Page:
“Quality is when there are no cosmetic & functional bugs left worth Getting fixing”, says the senior SQA engineer. “No, quality is when there into are no commas missing”, says the regional marketing manager who’s reviewing Catalan. “You both are wrong, quality is when we have accurately conveyed the intended meaning”, says the translator for Estonian. Technical writer is sure that quality is when the user can complete her task correctly after reading the instructions. For marketing copywriter, quality is when her reader has clicked that big shiny “Tell me more” button and converted into a hot sizzling lead which has lead to a sale on the next day. And the discussion goes on and on and on…

Now, Erin didn’t spend her 10 years in the industry for nothing. She’s aware of the TAUS DQF model, and her team has even been toying around with those ideas for a couple of months by now – so she does have some hypotheses on which parts of her quality assurance workflows for which types of content she might be able to wholesale NFL jerseys optimize. Can they try Machine Translation with Post-Editing on learning & training content? Can they use self-certification for her translation partners? So far, she’s got more questions than answers, though:

  • How does she know which steps in her quality assurance process generate the most value-add, and which simply waste money? How much money exactly? Which steps are safe to skip or downsize, and which are critically important? Which steps can be replaced with cheaper, more efficient steps that achieve the same goal? Which steps are being used only in is very specific circumstances, but deserve to be replicated across content types and languages?
  • How can she be sure that when she downsizes one part of her multilingual content quality assurance approach, her internal customers (say, regional marketing managers) aren’t going to be mad at her because THEIR business KPIs (for instance, global campaign conversion rates) start going down from poor quality content?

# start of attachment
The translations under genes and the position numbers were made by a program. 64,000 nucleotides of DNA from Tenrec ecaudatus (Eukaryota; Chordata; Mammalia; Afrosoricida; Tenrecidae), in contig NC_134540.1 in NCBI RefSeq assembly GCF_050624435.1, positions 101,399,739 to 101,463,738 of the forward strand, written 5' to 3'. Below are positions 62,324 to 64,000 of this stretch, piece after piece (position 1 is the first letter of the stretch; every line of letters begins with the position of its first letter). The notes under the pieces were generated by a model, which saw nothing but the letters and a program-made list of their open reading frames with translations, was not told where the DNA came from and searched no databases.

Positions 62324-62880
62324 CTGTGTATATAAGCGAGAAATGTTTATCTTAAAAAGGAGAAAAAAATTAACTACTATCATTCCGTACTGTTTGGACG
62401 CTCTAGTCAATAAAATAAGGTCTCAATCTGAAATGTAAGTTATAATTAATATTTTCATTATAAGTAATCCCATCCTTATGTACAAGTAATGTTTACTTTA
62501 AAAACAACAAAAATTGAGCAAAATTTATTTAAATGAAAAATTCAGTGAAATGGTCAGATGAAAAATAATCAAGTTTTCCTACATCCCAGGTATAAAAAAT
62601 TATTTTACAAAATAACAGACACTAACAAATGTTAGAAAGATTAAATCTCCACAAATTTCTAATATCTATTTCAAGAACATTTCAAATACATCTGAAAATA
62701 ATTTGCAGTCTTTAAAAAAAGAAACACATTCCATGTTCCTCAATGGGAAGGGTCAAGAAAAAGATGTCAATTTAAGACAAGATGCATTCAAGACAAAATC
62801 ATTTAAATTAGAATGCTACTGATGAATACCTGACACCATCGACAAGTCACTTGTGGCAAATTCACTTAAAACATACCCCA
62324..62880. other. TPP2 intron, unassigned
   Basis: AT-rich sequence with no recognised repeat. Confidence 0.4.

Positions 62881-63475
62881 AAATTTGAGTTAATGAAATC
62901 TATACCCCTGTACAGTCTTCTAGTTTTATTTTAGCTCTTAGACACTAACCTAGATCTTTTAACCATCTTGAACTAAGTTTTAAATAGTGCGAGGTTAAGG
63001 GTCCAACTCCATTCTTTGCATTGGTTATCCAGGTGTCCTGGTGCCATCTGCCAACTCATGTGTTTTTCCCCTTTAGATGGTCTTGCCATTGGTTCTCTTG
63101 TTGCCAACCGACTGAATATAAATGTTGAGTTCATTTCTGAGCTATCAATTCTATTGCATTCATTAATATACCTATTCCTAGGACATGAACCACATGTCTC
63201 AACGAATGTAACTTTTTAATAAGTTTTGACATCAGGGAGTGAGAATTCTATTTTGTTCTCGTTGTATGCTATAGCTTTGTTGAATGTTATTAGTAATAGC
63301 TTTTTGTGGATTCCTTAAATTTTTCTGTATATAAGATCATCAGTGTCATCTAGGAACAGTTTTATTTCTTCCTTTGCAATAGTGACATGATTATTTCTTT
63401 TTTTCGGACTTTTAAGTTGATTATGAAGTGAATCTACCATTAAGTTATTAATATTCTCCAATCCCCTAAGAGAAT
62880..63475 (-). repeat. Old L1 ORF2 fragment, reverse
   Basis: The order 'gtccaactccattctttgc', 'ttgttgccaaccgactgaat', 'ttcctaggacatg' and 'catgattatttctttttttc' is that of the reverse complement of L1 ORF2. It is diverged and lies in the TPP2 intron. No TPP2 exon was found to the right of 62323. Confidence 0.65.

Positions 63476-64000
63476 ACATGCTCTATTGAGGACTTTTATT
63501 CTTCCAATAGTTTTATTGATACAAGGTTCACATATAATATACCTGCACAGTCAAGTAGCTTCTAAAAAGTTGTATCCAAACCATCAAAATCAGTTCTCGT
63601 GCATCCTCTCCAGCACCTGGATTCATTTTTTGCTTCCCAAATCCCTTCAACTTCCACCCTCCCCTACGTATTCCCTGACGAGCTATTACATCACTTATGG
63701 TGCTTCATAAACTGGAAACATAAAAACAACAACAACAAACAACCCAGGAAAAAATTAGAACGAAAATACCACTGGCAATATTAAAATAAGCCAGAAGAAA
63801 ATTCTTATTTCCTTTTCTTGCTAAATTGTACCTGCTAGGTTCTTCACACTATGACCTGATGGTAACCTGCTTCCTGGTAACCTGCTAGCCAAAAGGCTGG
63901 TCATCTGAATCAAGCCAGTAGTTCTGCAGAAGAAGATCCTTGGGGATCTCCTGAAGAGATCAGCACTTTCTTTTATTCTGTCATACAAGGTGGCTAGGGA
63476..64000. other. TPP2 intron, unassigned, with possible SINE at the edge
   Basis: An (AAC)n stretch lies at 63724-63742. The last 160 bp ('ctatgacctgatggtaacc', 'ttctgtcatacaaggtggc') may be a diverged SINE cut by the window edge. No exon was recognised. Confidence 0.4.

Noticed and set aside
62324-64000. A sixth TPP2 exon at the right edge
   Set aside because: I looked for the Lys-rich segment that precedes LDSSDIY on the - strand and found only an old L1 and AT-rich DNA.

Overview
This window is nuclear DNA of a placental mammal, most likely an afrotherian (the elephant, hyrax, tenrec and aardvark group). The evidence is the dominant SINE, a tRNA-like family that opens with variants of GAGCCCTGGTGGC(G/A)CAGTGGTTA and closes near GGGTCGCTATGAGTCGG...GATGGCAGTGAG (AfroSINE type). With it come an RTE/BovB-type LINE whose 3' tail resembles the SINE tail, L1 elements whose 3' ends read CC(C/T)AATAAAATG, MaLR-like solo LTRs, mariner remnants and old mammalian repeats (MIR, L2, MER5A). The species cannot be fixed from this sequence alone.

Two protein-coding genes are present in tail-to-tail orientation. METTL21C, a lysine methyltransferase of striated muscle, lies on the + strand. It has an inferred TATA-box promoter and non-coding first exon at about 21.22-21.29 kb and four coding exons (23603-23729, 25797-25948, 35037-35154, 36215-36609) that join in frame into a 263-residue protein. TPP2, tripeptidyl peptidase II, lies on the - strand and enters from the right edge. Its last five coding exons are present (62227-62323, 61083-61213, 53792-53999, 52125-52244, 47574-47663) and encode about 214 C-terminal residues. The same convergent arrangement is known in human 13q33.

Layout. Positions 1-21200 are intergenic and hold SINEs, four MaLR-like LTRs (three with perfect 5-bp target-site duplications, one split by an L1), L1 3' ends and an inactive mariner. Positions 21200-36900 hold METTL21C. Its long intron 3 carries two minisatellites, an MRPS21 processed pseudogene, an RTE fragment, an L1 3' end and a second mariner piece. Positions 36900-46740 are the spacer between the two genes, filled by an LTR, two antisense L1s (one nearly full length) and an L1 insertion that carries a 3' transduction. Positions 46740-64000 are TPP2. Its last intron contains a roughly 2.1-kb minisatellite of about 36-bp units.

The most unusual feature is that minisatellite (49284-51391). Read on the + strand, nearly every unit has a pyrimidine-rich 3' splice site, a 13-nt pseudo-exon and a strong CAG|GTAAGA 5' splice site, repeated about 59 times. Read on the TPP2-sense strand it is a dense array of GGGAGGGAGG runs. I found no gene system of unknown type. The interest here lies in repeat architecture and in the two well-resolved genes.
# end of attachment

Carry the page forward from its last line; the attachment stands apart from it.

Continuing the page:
• How can she demonstrate that all her investments into global content quality are indeed bringing positive ROI, e.g. by increasing revenue and/or Customer Satisfaction for her company? She’s been very good at throwing Linguistic Error Typology metrics at her translation partners (and having them push wholesale jerseys each other), but now she’s having a hard time to show to the management team that these type of metrics are actually connected to something meaningful, and are not just a localization industry obsession.
  • How can she help her translation partners, her in-country reviewers, and her localization testers align to a common understanding and metrics of quality for each piece of content & type of project, and spend their efforts wholesale MLB jerseys on cheap nfl jerseys things that really move the needle for the company and the readers, instead of arguing & wasting cheap jerseys their efforts on trivialities that end users won’t ever notice?

By now, Erin knows for sure that Q4 is going to be a HUGE stretch for her if she really wants Sonneborn to get that promotion that she was hoping for. Or to keep her job at all, if things go really bad…